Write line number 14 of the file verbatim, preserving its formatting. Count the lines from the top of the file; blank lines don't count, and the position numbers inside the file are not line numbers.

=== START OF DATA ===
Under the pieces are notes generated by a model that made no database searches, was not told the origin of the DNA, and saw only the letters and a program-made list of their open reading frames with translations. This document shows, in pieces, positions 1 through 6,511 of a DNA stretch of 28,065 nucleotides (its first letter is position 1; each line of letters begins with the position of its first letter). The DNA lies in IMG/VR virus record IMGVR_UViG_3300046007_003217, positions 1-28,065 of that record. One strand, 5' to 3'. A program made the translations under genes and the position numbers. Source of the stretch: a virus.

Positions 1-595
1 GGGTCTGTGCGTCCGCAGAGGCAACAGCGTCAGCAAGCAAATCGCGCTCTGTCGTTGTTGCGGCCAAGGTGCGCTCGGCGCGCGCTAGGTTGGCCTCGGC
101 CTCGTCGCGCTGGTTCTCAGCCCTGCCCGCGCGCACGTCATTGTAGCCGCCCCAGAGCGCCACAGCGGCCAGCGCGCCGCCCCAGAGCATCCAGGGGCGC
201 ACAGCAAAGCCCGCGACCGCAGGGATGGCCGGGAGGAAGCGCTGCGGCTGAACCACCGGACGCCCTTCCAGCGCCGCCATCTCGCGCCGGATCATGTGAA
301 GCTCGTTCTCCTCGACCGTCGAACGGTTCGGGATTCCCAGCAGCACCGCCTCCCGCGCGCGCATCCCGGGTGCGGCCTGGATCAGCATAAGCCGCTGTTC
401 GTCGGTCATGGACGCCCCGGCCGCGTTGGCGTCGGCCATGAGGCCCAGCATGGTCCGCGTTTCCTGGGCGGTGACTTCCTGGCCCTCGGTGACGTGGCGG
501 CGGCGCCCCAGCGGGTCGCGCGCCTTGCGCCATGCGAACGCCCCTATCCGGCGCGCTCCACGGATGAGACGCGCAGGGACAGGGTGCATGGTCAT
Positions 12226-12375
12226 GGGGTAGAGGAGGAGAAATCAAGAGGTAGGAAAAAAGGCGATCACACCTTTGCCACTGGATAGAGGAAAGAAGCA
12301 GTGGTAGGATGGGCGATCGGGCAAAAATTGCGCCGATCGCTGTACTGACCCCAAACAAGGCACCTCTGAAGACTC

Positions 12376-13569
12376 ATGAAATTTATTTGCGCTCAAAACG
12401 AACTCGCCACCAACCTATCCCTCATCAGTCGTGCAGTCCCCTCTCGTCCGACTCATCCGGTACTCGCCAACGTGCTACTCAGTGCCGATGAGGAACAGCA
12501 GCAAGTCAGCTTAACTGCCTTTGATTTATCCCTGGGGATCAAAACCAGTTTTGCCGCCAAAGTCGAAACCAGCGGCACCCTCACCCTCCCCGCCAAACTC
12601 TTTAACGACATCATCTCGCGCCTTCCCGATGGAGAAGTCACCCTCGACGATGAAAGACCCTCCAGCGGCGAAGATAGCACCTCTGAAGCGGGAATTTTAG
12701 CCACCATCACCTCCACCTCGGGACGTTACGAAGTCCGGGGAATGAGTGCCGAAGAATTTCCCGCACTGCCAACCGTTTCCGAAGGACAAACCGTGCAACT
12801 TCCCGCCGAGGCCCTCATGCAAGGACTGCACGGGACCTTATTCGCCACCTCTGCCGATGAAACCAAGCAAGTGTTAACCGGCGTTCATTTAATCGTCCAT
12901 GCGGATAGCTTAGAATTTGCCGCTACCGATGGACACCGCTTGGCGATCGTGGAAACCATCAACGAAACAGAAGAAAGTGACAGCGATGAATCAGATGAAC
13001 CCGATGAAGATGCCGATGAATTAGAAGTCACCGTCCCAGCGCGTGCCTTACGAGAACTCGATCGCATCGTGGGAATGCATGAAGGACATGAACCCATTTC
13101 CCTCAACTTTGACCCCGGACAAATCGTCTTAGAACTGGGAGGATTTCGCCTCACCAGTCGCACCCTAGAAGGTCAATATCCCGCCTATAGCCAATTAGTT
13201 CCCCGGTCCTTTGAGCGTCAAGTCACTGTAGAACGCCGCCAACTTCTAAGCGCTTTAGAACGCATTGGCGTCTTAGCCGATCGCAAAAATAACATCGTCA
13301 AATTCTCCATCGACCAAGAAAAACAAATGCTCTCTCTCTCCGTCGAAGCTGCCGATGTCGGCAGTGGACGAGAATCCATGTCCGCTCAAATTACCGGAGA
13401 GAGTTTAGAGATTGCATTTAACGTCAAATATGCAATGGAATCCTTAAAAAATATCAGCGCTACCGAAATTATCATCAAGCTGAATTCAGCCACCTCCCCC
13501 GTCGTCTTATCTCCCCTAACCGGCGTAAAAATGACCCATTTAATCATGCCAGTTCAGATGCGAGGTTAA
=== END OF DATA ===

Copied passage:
12401 AACTCGCCACCAACCTATCCCTCATCAGTCGTGCAGTCCCCTCTCGTCCGACTCATCCGGTACTCGCCAACGTGCTACTCAGTGCCGATGAGGAACAGCA